wrath

Wrath vs Mad - What's the difference?

wrath | mad |


As a noun wrath

is great anger.

As an adjective wrath

is (rare) wrathful; very angry.

As a verb wrath

is (obsolete) to anger; to enrage.

As a pronoun mad is

.

Wrath vs Obnoxious - What's the difference?

wrath | obnoxious |


As adjectives the difference between wrath and obnoxious

is that wrath is (rare) wrathful; very angry while obnoxious is extremely unpleasant, offensive, very annoying, odious or contemptible.

As a noun wrath

is great anger.

As a verb wrath

is (obsolete) to anger; to enrage.

Wrath vs Confidence - What's the difference?

wrath | confidence |


As nouns the difference between wrath and confidence

is that wrath is great anger while confidence is passive self-assurance.

As an adjective wrath

is (rare) wrathful; very angry.

As a verb wrath

is (obsolete) to anger; to enrage.

Wrath vs Hostile - What's the difference?

wrath | hostile |


As nouns the difference between wrath and hostile

is that wrath is great anger while hostile is (chiefly|in the plural) an enemy.

As adjectives the difference between wrath and hostile

is that wrath is (rare) wrathful; very angry while hostile is belonging or appropriate to an enemy; showing the disposition of an enemy; showing ill will and malevolence, or a desire to thwart and injure; occupied by an enemy or enemies; inimical; unfriendly.

As a verb wrath

is (obsolete) to anger; to enrage.

Wrath vs Outburst - What's the difference?

wrath | outburst |


As nouns the difference between wrath and outburst

is that wrath is great anger while outburst is a sudden, often violent expression of emotion or activity.

As verbs the difference between wrath and outburst

is that wrath is (obsolete) to anger; to enrage while outburst is to burst out.

As an adjective wrath

is (rare) wrathful; very angry.

Vengeful vs Wrath - What's the difference?

vengeful | wrath |


As adjectives the difference between vengeful and wrath

is that vengeful is vindictive or wanting vengeance while wrath is (rare) wrathful; very angry.

As a noun wrath is

great anger.

As a verb wrath is

(obsolete) to anger; to enrage.

Wrath vs Courage - What's the difference?

wrath | courage |


As nouns the difference between wrath and courage

is that wrath is great anger while courage is courage.

As an adjective wrath

is (rare) wrathful; very angry.

As a verb wrath

is (obsolete) to anger; to enrage.

Death vs Wrath - What's the difference?

death | wrath |


As a proper noun death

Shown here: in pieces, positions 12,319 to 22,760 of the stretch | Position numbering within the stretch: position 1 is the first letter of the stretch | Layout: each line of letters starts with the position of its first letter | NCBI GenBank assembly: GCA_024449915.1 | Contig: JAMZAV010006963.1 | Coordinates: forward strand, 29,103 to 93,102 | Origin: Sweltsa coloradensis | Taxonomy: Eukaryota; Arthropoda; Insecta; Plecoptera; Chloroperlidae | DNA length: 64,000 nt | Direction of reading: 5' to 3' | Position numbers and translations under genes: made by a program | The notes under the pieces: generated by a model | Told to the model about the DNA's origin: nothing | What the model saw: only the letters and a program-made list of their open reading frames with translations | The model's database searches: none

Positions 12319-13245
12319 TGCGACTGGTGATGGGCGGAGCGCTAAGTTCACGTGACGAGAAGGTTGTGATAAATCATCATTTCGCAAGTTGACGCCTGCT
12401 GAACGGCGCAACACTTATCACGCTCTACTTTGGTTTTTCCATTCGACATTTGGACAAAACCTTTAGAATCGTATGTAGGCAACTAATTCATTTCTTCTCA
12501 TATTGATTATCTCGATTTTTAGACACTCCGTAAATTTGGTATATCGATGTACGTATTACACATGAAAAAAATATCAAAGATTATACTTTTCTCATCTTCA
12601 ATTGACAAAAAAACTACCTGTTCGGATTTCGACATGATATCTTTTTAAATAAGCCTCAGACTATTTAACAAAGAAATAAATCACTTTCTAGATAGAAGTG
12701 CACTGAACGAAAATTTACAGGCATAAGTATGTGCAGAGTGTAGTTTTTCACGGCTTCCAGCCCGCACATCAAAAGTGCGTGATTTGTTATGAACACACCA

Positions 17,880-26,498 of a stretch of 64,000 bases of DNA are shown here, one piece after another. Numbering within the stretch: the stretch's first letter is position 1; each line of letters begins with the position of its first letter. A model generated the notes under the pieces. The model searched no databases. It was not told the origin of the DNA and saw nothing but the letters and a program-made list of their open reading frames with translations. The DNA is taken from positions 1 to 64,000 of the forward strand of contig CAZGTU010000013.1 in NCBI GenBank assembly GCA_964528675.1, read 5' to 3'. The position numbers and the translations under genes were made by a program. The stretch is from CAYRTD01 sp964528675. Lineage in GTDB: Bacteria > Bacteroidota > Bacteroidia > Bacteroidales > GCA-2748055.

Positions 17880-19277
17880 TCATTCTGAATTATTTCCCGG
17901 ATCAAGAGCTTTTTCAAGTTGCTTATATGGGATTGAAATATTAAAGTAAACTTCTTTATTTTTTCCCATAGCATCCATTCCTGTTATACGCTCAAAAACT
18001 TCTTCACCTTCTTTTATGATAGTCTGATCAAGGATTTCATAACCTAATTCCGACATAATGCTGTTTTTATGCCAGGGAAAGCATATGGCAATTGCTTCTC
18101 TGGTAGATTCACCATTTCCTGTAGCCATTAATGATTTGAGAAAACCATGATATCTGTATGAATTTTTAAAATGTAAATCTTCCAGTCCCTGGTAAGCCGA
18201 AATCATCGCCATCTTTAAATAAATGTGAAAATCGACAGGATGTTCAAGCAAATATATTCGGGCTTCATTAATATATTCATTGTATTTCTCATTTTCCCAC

is the personification of death, often a skeleton with a scythe, and one of the four horsemen of the apocalypse.

As a noun wrath is

great anger.

As an adjective wrath is

(rare) wrathful; very angry.

As a verb wrath is

(obsolete) to anger; to enrage.

Wrath vs Clam - What's the difference?

wrath | clam |


As nouns the difference between wrath and clam

is that wrath is great anger while clam is a bivalve mollusk of many kinds, especially those that are edible; as, the long clam (, a huge east indian bivalve or clam can be a crash or clangor made by ringing all the bells of a chime at once or clam can be clamminess; moisture.

As verbs the difference between wrath and clam

is that wrath is (obsolete) to anger; to enrage while clam is to dig for clams or clam can be to produce, in bellringing, a clam or clangor; to cause to clang or clam can be to be moist or glutinous; to stick; to adhere.

As an adjective wrath

is (rare) wrathful; very angry.

Spite vs Wrath - What's the difference?

spite | wrath |


In obsolete|lang=en terms the difference between spite and wrath

is that spite is (obsolete) to be angry at; to hate while wrath is (obsolete) to anger; to enrage.

As nouns the difference between spite and wrath

is that spite is ill will or hatred toward another, accompanied with the disposition to irritate, annoy, or thwart; a desire to vex or injure; petty malice; grudge; rancor while wrath is great anger.

As verbs the difference between spite and wrath

is that spite is to treat maliciously; to try to injure or thwart while wrath is (obsolete) to anger; to enrage.

As a preposition spite

is notwithstanding; despite.

As an adjective wrath is

(rare) wrathful; very angry.

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